There are two ways to look at accuracy: accuracy of the dyno itself, and the effects of introducing other variables outside the measurement system that can affect what the car is actually doing. As long as the dyno is properly used and calibrated, then all dynos are accurate for the conditions. The pitfall is trying to compare results across different platforms.
To the extent possible, you want to run multiple tests within a consistent shop environment, including similar ambient temperature and pressure. The more rigorous the setup, the more exacting the dyno calibration (on those load-sensitive dynos relying on brakes and absorbers), and the more controlled the overall shop environment, then the more repeatable the results, and the more suitable the facility is for measuring the effect of small incremental changes. Still, once you get down in the 5 percent range on the average chassis dyno in the average facility, it is difficult to evaluate whether the change is real or due to environmental transients.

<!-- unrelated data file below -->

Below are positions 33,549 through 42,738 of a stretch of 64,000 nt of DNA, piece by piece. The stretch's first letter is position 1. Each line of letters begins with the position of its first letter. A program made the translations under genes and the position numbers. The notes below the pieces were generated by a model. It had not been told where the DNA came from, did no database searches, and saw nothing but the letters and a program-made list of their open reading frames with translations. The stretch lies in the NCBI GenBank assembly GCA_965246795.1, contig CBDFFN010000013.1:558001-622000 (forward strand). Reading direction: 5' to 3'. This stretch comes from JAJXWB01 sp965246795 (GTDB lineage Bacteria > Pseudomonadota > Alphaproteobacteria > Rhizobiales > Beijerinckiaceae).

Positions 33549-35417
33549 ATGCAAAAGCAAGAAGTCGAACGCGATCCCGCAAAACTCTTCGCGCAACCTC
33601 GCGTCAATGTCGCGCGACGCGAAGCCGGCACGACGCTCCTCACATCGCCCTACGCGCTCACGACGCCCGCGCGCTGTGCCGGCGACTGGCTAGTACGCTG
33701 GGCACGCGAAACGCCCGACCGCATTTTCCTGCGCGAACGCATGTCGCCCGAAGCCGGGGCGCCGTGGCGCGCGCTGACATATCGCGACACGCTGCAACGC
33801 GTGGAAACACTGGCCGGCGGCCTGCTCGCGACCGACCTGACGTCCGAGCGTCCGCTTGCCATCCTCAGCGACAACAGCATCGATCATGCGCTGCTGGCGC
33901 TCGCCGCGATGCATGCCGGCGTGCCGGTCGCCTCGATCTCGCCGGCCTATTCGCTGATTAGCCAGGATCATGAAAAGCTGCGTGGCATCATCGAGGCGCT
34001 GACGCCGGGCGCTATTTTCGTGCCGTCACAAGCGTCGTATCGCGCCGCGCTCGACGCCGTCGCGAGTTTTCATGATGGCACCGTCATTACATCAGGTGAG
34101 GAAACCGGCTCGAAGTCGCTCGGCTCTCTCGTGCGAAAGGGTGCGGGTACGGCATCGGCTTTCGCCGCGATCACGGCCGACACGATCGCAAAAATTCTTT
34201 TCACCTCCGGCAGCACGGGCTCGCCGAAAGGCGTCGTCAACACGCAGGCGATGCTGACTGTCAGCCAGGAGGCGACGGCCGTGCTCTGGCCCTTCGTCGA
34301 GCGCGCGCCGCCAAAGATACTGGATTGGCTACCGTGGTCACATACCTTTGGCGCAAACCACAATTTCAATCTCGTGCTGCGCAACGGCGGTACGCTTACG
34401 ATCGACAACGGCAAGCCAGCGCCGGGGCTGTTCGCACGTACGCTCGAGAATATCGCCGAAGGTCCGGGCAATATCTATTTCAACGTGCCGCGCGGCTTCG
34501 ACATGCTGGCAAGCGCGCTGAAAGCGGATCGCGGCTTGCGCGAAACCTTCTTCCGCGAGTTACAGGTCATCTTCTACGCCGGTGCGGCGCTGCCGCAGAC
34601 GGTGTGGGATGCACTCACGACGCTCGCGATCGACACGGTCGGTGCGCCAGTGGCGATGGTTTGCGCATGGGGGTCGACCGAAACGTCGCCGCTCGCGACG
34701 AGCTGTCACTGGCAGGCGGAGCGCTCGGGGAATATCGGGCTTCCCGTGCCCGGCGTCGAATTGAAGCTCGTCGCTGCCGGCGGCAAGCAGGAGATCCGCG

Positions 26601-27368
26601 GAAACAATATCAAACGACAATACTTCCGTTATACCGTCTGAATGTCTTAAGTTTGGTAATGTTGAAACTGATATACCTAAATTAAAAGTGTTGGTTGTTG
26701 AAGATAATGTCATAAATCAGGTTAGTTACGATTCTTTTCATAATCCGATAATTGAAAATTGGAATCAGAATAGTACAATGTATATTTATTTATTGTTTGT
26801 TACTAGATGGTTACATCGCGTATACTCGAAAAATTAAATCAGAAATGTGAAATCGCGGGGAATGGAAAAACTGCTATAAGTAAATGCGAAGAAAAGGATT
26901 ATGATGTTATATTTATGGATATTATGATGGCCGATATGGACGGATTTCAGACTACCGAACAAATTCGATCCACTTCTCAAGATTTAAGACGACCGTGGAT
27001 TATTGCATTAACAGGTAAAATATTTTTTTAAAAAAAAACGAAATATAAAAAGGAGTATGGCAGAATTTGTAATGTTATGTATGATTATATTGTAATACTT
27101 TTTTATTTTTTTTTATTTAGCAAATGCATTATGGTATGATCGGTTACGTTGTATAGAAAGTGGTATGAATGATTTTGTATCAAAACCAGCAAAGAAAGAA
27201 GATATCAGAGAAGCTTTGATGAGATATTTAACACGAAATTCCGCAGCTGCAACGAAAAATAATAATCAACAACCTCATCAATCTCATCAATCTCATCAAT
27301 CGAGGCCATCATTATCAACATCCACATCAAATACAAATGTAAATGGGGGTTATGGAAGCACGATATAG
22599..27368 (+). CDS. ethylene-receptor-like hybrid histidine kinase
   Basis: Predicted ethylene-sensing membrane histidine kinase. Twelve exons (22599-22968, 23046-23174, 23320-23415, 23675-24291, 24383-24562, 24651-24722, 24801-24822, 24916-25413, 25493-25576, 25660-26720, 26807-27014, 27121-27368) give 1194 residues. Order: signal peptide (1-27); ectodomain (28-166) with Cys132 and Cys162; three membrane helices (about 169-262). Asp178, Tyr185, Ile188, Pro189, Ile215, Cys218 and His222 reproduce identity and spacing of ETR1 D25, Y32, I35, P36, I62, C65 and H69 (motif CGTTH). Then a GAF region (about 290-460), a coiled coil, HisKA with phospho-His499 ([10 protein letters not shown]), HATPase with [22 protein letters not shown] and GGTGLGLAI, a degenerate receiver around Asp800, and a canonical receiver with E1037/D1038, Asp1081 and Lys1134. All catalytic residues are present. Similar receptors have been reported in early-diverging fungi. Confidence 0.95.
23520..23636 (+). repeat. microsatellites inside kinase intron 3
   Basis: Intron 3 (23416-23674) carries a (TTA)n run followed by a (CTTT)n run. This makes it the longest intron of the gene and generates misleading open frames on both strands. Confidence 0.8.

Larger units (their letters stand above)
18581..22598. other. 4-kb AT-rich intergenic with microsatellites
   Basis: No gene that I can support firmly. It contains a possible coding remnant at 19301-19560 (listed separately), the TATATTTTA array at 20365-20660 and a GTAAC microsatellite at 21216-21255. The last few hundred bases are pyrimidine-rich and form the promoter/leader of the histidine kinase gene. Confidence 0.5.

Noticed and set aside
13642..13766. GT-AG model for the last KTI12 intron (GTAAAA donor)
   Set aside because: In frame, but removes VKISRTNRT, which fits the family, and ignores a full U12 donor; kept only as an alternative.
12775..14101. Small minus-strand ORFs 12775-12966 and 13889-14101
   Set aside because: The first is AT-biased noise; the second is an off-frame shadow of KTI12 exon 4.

Read more: http://www.hotrod.com/techfaq/hrdp_0...#ixzz2GxRqCIRS